Title
Behavioral study of non-evoked orofacial pain following different types of infraorbital nerve injury in rats
Author
Publication type
article
Publication
Oxford ,
Subject
Psychology
Biology
Source (journal)
Physiology and behavior. - Oxford
Volume/pages
138(2015) , p. 292-296
ISSN
0031-9384
ISI
000348882900041
Carrier
E
Target language
English (eng)
Full text (Publishers DOI)
Affiliation
University of Antwerp
Abstract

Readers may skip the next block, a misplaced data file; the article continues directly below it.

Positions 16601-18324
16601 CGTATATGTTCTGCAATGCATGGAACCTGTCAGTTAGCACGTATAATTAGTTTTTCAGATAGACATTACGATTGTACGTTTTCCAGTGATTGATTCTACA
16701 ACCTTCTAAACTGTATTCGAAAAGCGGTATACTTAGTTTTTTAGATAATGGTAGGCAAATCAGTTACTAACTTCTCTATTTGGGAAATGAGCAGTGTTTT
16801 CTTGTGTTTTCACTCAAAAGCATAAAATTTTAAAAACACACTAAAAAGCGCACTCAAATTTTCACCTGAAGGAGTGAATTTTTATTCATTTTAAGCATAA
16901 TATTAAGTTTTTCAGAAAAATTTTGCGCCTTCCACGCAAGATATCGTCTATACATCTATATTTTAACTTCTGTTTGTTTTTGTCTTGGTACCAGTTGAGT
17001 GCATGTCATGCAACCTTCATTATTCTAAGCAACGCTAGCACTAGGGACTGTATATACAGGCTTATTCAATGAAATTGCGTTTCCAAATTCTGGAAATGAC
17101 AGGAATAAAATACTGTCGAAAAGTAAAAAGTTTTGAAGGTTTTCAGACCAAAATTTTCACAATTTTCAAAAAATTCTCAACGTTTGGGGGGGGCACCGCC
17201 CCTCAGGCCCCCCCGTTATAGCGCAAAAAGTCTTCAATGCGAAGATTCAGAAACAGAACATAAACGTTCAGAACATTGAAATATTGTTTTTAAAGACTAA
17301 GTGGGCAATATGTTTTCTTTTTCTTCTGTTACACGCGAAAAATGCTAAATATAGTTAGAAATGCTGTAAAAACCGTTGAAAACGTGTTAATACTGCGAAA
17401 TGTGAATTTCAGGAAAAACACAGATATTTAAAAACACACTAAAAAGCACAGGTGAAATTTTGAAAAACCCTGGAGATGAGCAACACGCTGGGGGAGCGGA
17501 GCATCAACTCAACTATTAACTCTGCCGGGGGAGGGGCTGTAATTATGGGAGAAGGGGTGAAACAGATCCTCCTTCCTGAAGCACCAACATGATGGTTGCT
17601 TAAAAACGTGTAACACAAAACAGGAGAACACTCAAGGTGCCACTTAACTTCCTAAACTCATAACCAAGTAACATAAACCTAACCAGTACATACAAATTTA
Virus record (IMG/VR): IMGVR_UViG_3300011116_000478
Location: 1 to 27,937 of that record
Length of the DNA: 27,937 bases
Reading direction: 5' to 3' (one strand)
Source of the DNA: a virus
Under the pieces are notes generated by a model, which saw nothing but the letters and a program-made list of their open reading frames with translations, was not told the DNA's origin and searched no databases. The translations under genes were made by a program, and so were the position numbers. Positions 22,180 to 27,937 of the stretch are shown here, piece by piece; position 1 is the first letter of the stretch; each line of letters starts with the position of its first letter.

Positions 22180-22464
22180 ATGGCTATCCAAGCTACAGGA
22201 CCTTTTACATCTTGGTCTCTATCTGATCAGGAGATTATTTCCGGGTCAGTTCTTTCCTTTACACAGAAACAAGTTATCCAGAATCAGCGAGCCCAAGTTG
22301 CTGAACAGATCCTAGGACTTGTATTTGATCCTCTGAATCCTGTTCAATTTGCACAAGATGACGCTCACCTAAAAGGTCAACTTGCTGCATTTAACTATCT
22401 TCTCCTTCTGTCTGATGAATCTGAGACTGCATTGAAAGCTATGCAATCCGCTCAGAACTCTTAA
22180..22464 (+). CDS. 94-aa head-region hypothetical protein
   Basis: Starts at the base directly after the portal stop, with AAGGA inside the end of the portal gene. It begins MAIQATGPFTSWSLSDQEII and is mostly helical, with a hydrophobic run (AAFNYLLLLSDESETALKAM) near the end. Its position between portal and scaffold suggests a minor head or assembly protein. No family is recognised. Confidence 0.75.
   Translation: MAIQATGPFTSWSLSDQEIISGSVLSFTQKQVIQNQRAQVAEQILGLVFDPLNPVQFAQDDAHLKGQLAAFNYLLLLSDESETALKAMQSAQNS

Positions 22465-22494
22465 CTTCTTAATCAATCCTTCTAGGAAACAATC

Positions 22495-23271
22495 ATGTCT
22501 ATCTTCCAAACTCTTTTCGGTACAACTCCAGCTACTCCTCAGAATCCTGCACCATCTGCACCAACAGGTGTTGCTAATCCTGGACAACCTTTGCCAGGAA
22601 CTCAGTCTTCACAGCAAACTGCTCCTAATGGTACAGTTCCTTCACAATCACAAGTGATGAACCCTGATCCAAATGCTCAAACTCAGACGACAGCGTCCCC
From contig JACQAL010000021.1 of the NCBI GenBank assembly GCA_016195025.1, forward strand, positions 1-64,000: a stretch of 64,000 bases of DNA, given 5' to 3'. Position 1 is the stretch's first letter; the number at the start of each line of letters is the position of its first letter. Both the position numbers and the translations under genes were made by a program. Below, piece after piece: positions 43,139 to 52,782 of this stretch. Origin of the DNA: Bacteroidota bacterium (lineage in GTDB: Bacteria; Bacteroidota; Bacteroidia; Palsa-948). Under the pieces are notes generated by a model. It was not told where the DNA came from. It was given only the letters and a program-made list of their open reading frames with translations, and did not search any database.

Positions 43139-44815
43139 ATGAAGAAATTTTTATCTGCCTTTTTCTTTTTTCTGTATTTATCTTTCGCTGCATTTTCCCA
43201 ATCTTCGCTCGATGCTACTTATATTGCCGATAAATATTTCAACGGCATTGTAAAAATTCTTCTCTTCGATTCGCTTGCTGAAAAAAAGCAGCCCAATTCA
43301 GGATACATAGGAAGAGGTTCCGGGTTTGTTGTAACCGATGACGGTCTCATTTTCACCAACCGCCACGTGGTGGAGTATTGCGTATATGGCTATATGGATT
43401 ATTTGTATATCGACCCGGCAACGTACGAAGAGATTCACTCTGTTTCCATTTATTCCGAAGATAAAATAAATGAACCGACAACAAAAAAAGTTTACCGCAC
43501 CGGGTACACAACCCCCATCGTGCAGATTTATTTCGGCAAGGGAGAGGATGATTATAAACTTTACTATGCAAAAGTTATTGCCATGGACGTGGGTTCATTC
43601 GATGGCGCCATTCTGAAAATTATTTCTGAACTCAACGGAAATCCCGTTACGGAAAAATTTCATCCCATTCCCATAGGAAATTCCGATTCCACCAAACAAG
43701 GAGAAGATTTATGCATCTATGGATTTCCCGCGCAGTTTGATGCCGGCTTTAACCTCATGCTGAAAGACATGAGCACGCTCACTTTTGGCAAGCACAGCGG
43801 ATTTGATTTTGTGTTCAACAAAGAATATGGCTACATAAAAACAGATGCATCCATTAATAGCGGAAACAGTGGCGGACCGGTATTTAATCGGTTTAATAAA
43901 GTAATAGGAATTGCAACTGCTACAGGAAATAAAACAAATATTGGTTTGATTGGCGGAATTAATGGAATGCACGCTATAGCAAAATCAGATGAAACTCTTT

Directed isolated face grooming following unilateral chronic constriction injury to the infraorbital nerve (IoN-CCI) is a unique measure of spontaneous neuropathic pain. Variability between rats and the limited duration of the increased face grooming behavior has hampered its usefulness. We studied three possible sources of variability: variations in surgery, pre-existing differences in nocifensive behavior between the rats and variation in time. Three different types of IoN lesion were performed: loose ligation (CCI), tight ligation (CCI-T) and partial tight ligation (PTL, Seltzer Method); the latter two offer greater surgical standardization. Face grooming behavior following IoN injury, on the one hand, and during the orofacial formalin test, on the other hand, was analyzed and correlated. Significant differences in isolated face grooming behavior were found between the IoN groups. Interestingly, CCI-T rats continued to show significantly increased isolated face grooming for the duration of the experiment, i.e., up to 32 days post-operative, whereas CCI animals were no longer significantly different from sham animals after two weeks. Surprisingly, PTL. operated rats only showed minor effects. Variability was not smaller in the CCI-T or PTL group. Face grooming behavior after IoN lesion was poorly correlated to that in the orofacial formalin test. It is therefore unclear if pre-existing behavioral differences between animals are a major cause of variability in the IoN-CCI model. Finally, repeated testing showed significant variability in time. It is concluded that tight ligation of the IoN nerve has long-lasting effects on face grooming behavior and that part of the variability in face grooming behavior may be reduced by performing repeated testing. (C) 2014 Elsevier Inc. All rights reserved.
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